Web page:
Why you should know this database: This database features full-text articles from over 300 periodicals dating back to 1995. You can also find an index of nearly 200,000 art reproductions, providing examples of various styles and movements, including emerging artists.

Quick tip: To the right side of the Detailed Record screen, there is a button called “Cite.” This will bring up a list of various citation styles. You can select the style that you need, then cut and paste the citation to your bibliography. However, do double check the citation. Sometimes, there might be slight errors.


Related Resources:

Another database you might want to explore is:

Oxford Art Online: https://guides.lib.purdue.edu/db/oxfordart
Gale OneFile: Fine Arts: https://guides.lib.purdue.edu/db/gppfa


Enriching Our World with Photography and Coffee Table Books

June 21st, 2021

We’re partial to words ourselves, but some subjects are just better in pictures. If you’re a photography enthusiast or just have an empty coffee table in need of a beautiful book, we’ve got a great list of photo books for you to skim through.


A Round Indiana: Round Barns in the Hoosier State, Second Edition

by John T. Hanou

A Round Indiana documents the 266 round barns identified in the history of Indiana, containing more than 300 modern and historical photographs alongside nearly 40 line drawings and plans. Author and award-winning photographer John T. Hanou combed through often-forgotten documents to tell the fascinating story of the farmers, builders, and architects who championed the innovative construction techniques.

 

A Place Called Turkey Run: A Celebration of Indiana’s Second State Park in Photographs and Words

by Daniel P. Shepardson

A Place Called Turkey Run captures the majesty and mystique of Indiana’s second state park in text and hundreds of full-color images. The work is organized into six distinct photo essays on the park’s beauty: sandstone; bluffs and canyons; flowing water; snow and ice; tall trees; and flowers, ferns, and fungi.

Make sure to check out its companion volume Photographing Turkey Run: A Guide to Nature Photography.

 

Purdue at 150: A Visual History of Student Life

by David M. Hovde, Adriana Harmeyer, Neal Harmeyer, and Sammie L. Morris

Purdue at 150 tells Purdue’s story through rare images, artifacts, and words. Authors culled decades of student papers, from scrapbooks, yearbooks, letters, and newspapers to historical photographs and memorabilia preserved in the Purdue University Libraries Virginia Kelly Karnes Archives and Special Collections.

 

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Through Astronaut Eyes: Photographing Early Human Spaceflight

by Jennifer Levasseur

Featuring over seventy images from the heroic age of space exploration, Through Astronaut Eyes presents the story of how human daring along with technological ingenuity allowed people to see the Earth and stars as they never had before.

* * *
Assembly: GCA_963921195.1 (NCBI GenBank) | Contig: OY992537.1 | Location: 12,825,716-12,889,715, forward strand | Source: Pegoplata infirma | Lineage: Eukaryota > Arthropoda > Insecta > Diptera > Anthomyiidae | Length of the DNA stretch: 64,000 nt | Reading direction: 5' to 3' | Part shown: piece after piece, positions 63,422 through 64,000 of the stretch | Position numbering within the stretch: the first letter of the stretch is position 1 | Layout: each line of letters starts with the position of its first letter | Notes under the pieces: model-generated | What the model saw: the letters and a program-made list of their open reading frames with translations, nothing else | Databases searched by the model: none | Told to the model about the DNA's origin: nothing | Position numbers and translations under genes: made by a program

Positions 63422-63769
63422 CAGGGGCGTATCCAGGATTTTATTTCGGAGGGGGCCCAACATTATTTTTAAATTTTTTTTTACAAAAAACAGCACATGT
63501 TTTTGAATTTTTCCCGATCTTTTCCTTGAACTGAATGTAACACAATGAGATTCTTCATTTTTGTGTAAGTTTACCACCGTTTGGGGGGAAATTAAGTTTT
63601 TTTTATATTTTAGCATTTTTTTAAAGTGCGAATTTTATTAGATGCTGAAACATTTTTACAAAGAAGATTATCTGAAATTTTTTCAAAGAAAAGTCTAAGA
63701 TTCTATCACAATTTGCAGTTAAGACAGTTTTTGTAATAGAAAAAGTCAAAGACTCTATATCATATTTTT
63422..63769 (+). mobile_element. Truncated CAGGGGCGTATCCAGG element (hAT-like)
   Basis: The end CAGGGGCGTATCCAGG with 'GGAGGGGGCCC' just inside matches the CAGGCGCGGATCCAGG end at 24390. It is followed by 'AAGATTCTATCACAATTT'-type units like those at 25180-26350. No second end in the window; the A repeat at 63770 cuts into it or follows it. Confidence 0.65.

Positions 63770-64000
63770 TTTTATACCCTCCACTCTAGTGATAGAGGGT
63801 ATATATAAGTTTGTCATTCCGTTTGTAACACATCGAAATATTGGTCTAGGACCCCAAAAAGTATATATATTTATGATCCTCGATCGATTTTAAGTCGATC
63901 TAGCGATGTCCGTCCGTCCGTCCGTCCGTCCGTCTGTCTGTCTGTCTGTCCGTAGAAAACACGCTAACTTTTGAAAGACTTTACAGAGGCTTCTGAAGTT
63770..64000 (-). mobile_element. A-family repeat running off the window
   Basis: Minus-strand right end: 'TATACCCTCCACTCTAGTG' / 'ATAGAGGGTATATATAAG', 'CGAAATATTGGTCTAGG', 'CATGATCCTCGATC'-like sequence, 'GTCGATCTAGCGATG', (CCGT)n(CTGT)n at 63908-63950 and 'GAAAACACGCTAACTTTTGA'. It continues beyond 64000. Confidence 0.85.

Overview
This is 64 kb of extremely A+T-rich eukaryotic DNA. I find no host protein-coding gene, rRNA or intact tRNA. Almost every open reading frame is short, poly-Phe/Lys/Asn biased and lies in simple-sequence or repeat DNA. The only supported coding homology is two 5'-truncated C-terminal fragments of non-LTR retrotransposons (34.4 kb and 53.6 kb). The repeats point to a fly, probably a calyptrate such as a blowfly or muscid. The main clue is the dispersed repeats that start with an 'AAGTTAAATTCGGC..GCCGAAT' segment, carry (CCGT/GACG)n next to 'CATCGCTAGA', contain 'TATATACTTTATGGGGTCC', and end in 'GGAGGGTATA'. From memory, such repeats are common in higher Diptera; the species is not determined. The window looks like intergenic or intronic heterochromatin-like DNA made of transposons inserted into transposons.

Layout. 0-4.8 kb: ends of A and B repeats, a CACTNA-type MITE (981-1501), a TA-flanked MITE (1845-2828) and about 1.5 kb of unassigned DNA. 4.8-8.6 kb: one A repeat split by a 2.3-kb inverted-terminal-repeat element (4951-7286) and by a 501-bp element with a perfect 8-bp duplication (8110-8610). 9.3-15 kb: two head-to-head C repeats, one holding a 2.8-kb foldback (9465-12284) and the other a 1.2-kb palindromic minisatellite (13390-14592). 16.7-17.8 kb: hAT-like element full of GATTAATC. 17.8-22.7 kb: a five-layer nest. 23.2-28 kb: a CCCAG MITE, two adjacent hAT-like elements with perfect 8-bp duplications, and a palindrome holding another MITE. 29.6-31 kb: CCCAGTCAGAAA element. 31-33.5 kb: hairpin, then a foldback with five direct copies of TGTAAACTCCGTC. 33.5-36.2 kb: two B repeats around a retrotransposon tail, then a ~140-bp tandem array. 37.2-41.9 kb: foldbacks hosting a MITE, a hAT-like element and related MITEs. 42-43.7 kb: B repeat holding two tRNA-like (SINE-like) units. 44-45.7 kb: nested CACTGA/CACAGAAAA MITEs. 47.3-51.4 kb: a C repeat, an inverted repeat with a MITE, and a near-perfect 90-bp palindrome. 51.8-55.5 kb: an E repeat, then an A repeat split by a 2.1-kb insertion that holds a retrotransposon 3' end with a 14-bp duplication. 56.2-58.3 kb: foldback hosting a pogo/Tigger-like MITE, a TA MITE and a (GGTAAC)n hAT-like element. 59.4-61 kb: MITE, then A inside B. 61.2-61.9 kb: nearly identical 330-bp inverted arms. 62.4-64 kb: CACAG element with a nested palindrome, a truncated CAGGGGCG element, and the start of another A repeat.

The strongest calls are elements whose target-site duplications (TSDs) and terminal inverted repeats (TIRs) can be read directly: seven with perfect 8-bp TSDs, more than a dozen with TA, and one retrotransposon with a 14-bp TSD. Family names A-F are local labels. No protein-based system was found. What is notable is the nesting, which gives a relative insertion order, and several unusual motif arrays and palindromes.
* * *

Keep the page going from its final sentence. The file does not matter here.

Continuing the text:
Memories of Life on the Farm: Through the Lens of Pioneer Photographer J. C. Allen

by Frederick Whitford and Neal Harmeyer

Memories of Life on the Farm contains over 900 picturesque images, most never-before-seen, of men, women, and children working on the farm, which remain powerful reminders of life in rural America at the turn of the twentieth century. The J. C. Allen photographs represent an historical account of the transition from pioneer practices to scientific methodologies in agriculture and rural communities.

 

Enriching the Hoosier Farm Family: A Photo History of Indiana’s Early County Extension Agents

by Frederick Whitford, Neal Harmeyer, and David M. Hovde

Enriching the Hoosier Farm Family captures the story of the state’s first Extension agents in archival photos and words, when Extension was an idea and county agents were folks who traveled muddy back roads visiting farmers day after day, year after year.


You can get 30% off all Purdue University Press titles by entering the code PURDUE30 at checkout on our website.


Featured Database: Gale Business Entrepreneurship

June 8th, 2021

Parrish Library’s Featured Database will give you a very brief introduction to the basic features of one of our specialized subscription databases. This time we’re featuring the Gale Business: Entrepreneurship, brought to you by Cengage.

Focus

Gale Business: Entrepreneurship is a portal for entrepreneurs containing business plans, entrepreneurial articles, small business forms and related information, including small business encyclopedias.

Access

The List of Business Databases is the alphabetical list of the databases specially selected for those in a business program of study. Access the databases off-campus with your Purdue Career Account.